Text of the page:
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On a Saturday afternoon in early September, Oak Park resident Michael O'Malley was in the back of his home in the 800 block of Wisconsin Avenue, when he heard arguing coming from the street outside.
O'Malley, who has lived at the corner of Wisconsin and Jackson Boulevard for the last 13 years, ran to the front of the house with his video camera at the ready. He suspected it might be another funeral procession — the kind that could get someone killed.
Peeking through the blinds of his living room, O'Malley recorded a group of about 30 people who had exited their vehicles and were yelling at one another. Suddenly the fracas erupted into a melee with men and women punching each other in a chaotic frenzy.
So-called "rowdy" funeral processions are not a new thing on Jackson Boulevard, but this one, which took place about 1 p.m. on Sept. 8, was the worst O'Malley has ever seen.
"I called 911 and it must have rung five or six times, and by that time it was pretty much breaking up, so I didn't complete the call," he said.
O'Malley said he has been trying to collect video of such funeral processions to give to police. He filed a report with the Oak Park Police Department later, but hasn't heard back on the incident.
His neighbor, David Brumirski, also was home during the street fight but only witnessed the aftermath. He was told by his wife that the brawl spilled over onto his lawn.
"One woman was winded or hurt and sat down on my steps," he said, noting that most of the fight took place on the street and in the parkway in front of his house.
Brumirski did call the police and later saw officers outside interviewing witnesses — but that was long after the funeral procession had moved on.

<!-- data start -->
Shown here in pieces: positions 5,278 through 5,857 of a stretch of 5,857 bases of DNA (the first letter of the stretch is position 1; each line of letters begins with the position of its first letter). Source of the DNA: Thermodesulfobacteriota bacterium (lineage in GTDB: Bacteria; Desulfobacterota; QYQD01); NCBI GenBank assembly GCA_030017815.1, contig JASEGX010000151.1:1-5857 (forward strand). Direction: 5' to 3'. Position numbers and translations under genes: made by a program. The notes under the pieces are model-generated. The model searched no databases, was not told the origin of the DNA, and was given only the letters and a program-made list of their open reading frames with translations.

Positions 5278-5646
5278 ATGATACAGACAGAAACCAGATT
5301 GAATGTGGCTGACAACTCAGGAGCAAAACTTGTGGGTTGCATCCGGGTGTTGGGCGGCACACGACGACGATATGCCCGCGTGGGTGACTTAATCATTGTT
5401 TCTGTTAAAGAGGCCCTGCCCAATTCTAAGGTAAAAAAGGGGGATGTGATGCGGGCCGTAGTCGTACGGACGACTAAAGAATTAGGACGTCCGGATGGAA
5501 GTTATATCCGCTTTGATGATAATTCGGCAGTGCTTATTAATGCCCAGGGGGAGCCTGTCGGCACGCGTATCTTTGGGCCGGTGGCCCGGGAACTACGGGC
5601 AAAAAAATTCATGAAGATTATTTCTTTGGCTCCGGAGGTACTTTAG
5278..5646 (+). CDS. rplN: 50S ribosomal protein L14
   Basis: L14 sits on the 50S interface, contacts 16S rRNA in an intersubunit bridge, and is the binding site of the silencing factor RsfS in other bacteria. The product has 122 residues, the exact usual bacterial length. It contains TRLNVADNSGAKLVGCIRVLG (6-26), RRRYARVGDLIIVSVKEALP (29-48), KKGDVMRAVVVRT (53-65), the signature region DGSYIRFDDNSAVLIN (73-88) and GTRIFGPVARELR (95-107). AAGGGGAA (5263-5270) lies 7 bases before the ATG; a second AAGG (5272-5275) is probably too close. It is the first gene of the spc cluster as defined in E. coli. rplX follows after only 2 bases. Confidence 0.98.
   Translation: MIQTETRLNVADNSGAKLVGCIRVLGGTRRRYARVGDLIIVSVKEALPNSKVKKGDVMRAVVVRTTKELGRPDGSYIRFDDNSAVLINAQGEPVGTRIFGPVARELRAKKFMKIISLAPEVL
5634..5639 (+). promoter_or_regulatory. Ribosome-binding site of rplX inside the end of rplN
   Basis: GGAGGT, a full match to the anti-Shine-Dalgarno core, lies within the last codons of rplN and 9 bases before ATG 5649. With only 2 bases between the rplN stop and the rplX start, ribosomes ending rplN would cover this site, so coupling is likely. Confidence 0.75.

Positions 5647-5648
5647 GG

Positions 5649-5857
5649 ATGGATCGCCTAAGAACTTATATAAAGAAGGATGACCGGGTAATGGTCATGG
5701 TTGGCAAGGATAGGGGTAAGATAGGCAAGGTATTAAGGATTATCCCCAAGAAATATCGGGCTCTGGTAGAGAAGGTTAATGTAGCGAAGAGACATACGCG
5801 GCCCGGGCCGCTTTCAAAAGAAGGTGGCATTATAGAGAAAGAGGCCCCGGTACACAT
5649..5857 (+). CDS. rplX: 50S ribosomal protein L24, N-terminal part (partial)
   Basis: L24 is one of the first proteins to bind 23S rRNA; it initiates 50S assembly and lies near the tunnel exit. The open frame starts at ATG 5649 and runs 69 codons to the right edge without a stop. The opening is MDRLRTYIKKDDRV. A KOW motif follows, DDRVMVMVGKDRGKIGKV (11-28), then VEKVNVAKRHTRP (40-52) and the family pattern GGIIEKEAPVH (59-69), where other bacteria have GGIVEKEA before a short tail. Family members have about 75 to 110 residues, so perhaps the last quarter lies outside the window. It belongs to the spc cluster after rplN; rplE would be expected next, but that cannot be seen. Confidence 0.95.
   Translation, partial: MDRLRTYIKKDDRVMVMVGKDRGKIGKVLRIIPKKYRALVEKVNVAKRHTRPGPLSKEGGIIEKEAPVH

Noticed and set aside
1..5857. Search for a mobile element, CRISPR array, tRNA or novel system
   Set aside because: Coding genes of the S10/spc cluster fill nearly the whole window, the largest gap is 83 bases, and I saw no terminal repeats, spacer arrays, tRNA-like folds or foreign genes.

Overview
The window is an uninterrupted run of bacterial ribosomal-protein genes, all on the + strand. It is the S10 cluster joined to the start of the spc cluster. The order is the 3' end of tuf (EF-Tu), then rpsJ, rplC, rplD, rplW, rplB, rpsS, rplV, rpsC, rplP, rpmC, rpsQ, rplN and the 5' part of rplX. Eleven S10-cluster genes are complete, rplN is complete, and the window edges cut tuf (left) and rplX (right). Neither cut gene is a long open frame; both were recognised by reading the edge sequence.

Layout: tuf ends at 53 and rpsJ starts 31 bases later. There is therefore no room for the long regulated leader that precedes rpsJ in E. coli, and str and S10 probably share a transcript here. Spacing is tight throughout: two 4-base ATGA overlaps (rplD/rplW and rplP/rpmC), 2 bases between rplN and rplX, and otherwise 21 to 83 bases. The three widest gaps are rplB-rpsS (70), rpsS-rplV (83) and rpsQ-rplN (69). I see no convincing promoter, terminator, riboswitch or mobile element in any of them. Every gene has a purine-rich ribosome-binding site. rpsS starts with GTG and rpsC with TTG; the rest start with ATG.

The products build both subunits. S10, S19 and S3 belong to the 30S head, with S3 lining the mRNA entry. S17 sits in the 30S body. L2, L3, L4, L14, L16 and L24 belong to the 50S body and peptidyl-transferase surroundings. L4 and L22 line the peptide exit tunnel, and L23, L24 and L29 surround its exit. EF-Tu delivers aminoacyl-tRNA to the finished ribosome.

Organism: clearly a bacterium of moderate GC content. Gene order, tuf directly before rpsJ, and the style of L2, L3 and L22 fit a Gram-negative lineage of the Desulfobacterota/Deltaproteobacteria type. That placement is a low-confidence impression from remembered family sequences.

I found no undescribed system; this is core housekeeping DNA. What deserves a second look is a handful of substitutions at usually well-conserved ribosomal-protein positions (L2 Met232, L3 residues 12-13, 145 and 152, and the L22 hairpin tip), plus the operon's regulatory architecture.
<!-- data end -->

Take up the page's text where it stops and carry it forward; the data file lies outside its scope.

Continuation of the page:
Unlike his neighbor, Brumirski said he was unaware that funeral processions ever became violent.
O'Malley said the processions he's seen, which some funeral-home operators refer to as "high-risk funerals," typically don't result in individuals getting out of their cars. They are described as motorists driving erratically, swerving in and out of both lanes of traffic, blocking intersections, hanging out the windows of their cars and blasting loud music.
O'Malley began noticing them about eight years ago, but they've become more frequent in the last few years, he said.
The incident took place a few weeks before the Cook County Funeral and Cemetery Violence Taskforce held its first meeting. The working group, established in March by Cook County Commissioner Richard Boykin and Cook County Sheriff Tom Dart, has been meeting throughout the summer with funeral directors, cemetery owners and law enforcement officials in an effort to find solutions to the growing problem.
At its first official meeting at Forest Park Village Hall on Sept. 28, the taskforce set a goal of submitting recommendations to the Cook County Board of Commissioners by the end of November.